What does client kingdom mean? Some of the regions that fell under Rome continued to rule themselves rather than have a Roman oversee them. And at this point, I turned to an Israeli expert on the Roman Empire who was recommended to me: Professor Emeritus Menachem Mor. We met at a coffee shop; that gave me a chance to ask questions as the conversation developed.
Mor made it clear from the outset that the Romans only did what was good for Rome, obviously. They were looking after their own interests and that is what guided their decisions. They also generally did not interfere in the spiritual lives of the peoples they conquered. As pagans, they were not out to prove any one god better than any other; that came later with competing monotheistic religions.
There were rare, isolated incidents of a Roman soldier committing acts that offended Jewish religious sensitivites but this seemed not to be an overall policy on the part of the leaders of the Empire. In fact, it appears that the Jews were offered religious protection for a time. Mor claims that the prohibition against circumcision, that would have been a causus bellus for Jews, was not directed against the Jews in particular but against some other ethnic groups, such as the Egyptians and the Samaritans. Smallwood, writing in 1959, suggests that circumcision may have been prohibited just as castration was, because the Romans considered it a vile blemishing of the body. After Hadrian’s death, his successor Antonius Pios reversed the decision for the Jews and the Egyptian priests for both of whom circumcision was a religious rite.
When the Romans built a temple in Jerusalem to their gods, they did not do it against the Jewish God, Mor suggests, but just built a temple to their own gods. They likely did not understand why that would be a problem for the Jews since such an act was not a problem for other paganic peoples like themselves. This makes sense to me: I remember when I visited Guatemala almost 50 years ago, I was told that the priests were quite upset with the fact that the response of the indigenous peoples to Jesus was, “We will take Him too” and they continued with their native sacred rites inside the churches the priests built.
Mor also corrected a misunderstanding I had – Judea was not joined with Syria, forming the new, larger province of Syria-Palestina; rather, Syria remained Syria and Judea was given, within its original boundaries, the name Syria-Palestina. He doubts that the change of name had any effect on the surviving Jews who remained in the land after the Bar Kochba Revolt. They likely continued to call their land, Judea.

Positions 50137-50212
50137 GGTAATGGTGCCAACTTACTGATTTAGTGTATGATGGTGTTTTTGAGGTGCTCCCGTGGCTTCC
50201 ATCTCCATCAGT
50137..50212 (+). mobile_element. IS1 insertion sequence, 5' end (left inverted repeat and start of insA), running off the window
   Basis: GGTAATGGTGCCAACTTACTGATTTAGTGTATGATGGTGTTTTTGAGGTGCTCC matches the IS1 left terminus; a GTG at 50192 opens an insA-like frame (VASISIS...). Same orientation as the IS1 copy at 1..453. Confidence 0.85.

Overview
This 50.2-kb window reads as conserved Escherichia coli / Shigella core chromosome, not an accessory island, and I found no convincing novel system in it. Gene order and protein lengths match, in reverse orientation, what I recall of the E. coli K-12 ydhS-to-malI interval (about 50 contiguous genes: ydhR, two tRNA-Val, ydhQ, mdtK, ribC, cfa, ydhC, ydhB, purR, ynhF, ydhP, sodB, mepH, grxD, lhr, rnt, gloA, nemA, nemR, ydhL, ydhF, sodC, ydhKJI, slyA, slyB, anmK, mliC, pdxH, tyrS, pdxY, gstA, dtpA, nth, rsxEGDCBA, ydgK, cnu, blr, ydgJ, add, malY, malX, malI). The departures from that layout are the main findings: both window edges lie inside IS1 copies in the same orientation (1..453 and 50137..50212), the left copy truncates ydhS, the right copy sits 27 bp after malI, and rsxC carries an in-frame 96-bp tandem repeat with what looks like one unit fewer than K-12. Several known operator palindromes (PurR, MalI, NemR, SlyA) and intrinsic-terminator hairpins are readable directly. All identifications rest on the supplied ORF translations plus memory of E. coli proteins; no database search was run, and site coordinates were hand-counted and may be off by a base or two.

Rome’s renaming of the land, then, had nothing to do with the Jews as Jews, but with the Jews as troublemakers who needed to be taken down a notch or two in order to deter them from causing problems again in the future. We should not use this as any argument against the Arab claim to Palestine except to say that there were no Arabs in the land when Rome changed the name.
For some reason, the name Palestine stuck; perhaps because it was applied to this region for so long. In fact, before the Romans renamed Judea as Syria-Palestina, the name Palestine was in common usage by the Greeks to refer to the entirety of Israel and the Jews who populated it. And, therefore, the name has nothing to do with the Arabs who now call themselves Palestinians regardless of what Foster writes.
Feature Image Credit: Map of the Roman Empire during the time of Hadrian by Andrein / CC BY-SA (https://creativecommons.org/licenses/by-sa/3.0).
I always wondered what those who only recently start calling themselves “Palestinians” would have call themselves had the Jews kept the name of “Palestine” for their ancient new-born state…
Funny you should say that — I have wondered the very same thing at times.
Likely something along the lines of from Al Sham, the name for the levantine region in Arabic. Etimologically I believe it’s to do with to the north or left, the relative position of Syria to Hejaz when looking east to Mecca.
What this article fails to mention is that the Greek Philistia are one and the same as the Philistines. They were always enemies of the Jews, and it is a direct reference to the David and Goliath lore. As Goliath was a Philistine, and David the boy who defeated Goliath became king of those lands. So the argument that Hadrian did not hate the Jews is a shallow outlook. Hadrian absolutely wanted to proclaim dominance to squash the Judea revolts. He did so by flattening all of Jerusalem’s holy temples, and replacing them with Pagan temples. Than as a kick in the teeth named the land after a legendary enemy. That sounds pretty hateful to me….